Discovery’s decision to move to Silver Spring simply reinforced PFA’s investment of what they saw as a very risky venture, that’s why the County was so involved the development. Truth be told, PFA should have funded construction of the Civic Center if the County had much leverage back then.

Do you know that the office component was supposed to be 11 floors instead of 9? I hear Foulger Pratt is now regretful of that decision to scale it down. Some cutbacks and negotiations were made in favor of PFA.

Why do you think it took three developers to build this project in the first place? Peterson or Foulger could have easily done it themselves but the financial backers and the developers themselves found it too risky but in truth was secret untapped gold mine!

In the end it’s the community that really make PFA project a success, the amount of people who come there is what makes the Whole Foods and movie theater one of the most patronized in the country and line PFAs pockets.

Sligo said...

I believe Discovery building was initially supposed to be taller as well.

I don't know if it is directly related to this, but there are unused elevator shafts in the DCI building that have been turned into meeting rooms. It is very unusual.

Thayer Avenue said...

And as I understand it, Discovery was also instrumental in getting AFI to take up residence at the Silver Theater. Discovery certainly provided more infrastructure, but I also wonder if collaboration was worked out as part of the up front deal (e.g., SilverDocs)? Very much like a series of dominos falling. And I, personally, LOVE what it's done to my property value.

thecourtyard said...

Someone should remind Richard Layman of what Silver Spring used to be. Last week, he wrote a post calling the new Silver Spring "grotesque." Funny, though, that people who live in the less-than-stellar D.C. neighborhoods he writes about do a good deal of their shopping and weekend hanging-out in Downtown Silver Spring.

Sligo said...

Here's that article Dan is referring to... his link was broken.

I'm also offended by his disrespecting of Cluck U. Heck, I'd kill for a wing place in Silver Spring.

Debbie Cook said...

I remember those days well, but I don't think I took any pictures. The biggest change I've noticed is that in those days the streets were always empty especially at night (except for the drunks,bums and drug addicts hanging out at the ARMORY PLACE)Remember the Police station being in a trailer in the parking lot of the vacant shopping center? The Lee Plaza was the nicest building in town and even that was empty with the occasional homeless person showing up in the lobby. People just can't imagine how bad it was then!

Anonymous said...

Great post! "those days" weren't even that long ago. We moved to Silver Spring in 2000, and we thought the Georgia Ave/Colesville crossroads was a dump! And yes, it was totally empty in the evenings and on weekends, and neighbors warned me against stepping foot into Silver place.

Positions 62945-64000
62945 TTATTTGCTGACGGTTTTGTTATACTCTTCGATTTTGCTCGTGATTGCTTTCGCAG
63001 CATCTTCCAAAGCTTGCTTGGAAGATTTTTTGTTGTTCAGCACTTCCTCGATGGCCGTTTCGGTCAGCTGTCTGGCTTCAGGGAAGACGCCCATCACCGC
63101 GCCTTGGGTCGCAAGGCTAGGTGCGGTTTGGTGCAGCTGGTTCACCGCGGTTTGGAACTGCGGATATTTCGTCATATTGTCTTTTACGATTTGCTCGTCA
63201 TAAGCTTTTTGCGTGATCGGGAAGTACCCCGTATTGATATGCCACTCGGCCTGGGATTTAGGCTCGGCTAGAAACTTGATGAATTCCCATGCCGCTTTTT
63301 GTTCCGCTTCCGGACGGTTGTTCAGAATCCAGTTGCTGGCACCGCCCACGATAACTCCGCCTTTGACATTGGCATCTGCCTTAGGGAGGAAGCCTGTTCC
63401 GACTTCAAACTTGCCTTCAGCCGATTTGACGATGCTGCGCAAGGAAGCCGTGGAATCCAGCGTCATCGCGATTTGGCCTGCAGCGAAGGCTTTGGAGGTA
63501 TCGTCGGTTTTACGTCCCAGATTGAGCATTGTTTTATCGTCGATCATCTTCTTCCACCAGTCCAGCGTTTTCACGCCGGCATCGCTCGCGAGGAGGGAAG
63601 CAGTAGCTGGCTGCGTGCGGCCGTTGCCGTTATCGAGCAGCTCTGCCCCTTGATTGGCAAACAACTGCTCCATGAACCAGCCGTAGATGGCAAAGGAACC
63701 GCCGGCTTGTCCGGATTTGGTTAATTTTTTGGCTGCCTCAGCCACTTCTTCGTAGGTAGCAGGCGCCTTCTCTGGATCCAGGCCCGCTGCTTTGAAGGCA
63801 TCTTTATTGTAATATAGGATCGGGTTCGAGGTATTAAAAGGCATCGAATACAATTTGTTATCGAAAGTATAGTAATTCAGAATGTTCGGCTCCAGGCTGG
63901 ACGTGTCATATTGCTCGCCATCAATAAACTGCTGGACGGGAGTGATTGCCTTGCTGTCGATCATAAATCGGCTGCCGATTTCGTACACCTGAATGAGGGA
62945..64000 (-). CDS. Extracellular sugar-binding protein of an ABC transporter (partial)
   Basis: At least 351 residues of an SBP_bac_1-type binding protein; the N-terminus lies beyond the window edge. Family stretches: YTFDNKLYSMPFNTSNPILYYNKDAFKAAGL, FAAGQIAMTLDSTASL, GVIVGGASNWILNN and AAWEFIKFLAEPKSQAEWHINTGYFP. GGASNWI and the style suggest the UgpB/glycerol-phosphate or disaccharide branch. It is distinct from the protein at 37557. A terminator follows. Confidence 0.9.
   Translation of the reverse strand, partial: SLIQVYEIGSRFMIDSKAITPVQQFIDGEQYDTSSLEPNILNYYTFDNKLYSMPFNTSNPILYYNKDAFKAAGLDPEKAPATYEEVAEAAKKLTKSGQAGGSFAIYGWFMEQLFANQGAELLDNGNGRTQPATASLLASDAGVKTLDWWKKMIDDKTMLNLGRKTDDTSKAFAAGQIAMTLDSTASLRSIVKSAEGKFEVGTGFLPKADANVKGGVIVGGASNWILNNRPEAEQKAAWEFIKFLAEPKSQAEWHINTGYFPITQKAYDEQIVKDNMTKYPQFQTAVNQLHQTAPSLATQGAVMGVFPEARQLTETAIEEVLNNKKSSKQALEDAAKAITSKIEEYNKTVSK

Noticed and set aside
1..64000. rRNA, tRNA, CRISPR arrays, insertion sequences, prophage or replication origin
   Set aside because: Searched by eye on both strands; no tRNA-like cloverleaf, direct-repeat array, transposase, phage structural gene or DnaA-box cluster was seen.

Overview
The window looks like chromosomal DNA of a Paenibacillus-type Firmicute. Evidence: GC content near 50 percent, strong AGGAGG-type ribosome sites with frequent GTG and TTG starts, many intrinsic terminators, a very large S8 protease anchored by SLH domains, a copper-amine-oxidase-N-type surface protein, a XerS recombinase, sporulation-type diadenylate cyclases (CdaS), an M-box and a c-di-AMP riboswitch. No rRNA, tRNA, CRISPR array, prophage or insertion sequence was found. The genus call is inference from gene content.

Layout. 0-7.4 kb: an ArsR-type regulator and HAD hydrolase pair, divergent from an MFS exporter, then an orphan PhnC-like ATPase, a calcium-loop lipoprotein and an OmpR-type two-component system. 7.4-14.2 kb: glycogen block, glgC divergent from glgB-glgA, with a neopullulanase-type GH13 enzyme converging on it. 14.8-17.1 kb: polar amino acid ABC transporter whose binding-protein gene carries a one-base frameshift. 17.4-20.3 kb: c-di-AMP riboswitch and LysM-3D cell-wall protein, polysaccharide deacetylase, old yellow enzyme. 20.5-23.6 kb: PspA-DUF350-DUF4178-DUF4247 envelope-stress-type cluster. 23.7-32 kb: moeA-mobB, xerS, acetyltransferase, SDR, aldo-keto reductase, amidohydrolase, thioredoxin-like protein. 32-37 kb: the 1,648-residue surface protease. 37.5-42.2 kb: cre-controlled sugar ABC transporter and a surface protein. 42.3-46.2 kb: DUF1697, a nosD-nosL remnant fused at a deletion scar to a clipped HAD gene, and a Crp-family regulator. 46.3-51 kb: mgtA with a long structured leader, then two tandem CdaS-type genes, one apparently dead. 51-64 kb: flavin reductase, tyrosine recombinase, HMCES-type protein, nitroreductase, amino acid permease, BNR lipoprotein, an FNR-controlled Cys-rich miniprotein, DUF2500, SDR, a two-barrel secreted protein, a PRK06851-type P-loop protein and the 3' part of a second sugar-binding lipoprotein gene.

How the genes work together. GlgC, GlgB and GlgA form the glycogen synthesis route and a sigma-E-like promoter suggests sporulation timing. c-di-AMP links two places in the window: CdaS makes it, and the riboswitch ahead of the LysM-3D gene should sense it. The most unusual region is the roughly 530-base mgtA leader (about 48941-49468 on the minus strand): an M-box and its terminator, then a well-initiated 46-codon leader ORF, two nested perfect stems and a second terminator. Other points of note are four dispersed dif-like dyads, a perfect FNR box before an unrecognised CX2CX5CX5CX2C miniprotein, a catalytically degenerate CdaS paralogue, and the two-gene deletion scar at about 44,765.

I think the impact of what has happened in DTSS spreads far beyond the two blocks of Ellsworth- South Silver Spring, and even Fenton St seems to be on the up and up!

Sligo said...

Here's one terrible photo from 1992 from the Silver Spring Historical Society.

rtsind said...

There are still homeless people hanging around the MacDonalds, and sleeping behind the MacDonalds.


If you sit outside the Starbucks and the Einstein Bagel place you will be accosted by the homeless.

The big reason for the Homeless sleeping on the streets during the warm weather, is that Progress place is closed for sleeping during this time.

JP McD said...

Great idea -- I've lived in the Silver Spring / Takoma Park Metroplex since the late 70's and i have no idea what people are nostalgic about. There is still plenty of funky stuff in DTSS. We don't have four used bookstores or 3 thrift shops any more, but we do have a vibrant and interesting nightlife. There was no way anyone would get out of their car in SS after dark in the late 80's or '90s. A Red Lobster is not too high a price to pay to get a viable and lively downtown. A little more interesting retail down toward the old firehouse, a couple more good restaurants and taverns, a little more live music and we're there!

Richard Layman said...

I should have clarified. I don't like urban renewal. As I write about urban renewal vs. revitalization (see the book _Cities: Back from the Edge_) I term Silver Spring much more like urban renewal than ground up revitalization. I also lean to independent businesses rather than chains. I will cheerfully admit to those as biases in the way I look at the world.

Most inner ring areas, and much of DC was s*** in the late 1980s and early 1990s too. DC was in a real estate recession from 1989 to 1999, and it was still down in DC, until about 2002...

Anonymous said...

thayer avenue is wrong. AFI was committed to the Silver Theatre project first. They were in discussion with Discovery about the SilverDocs concept and Discovery decided to take a look at Silver Spring. It was a great location across the street from a metro station. They saw the potential.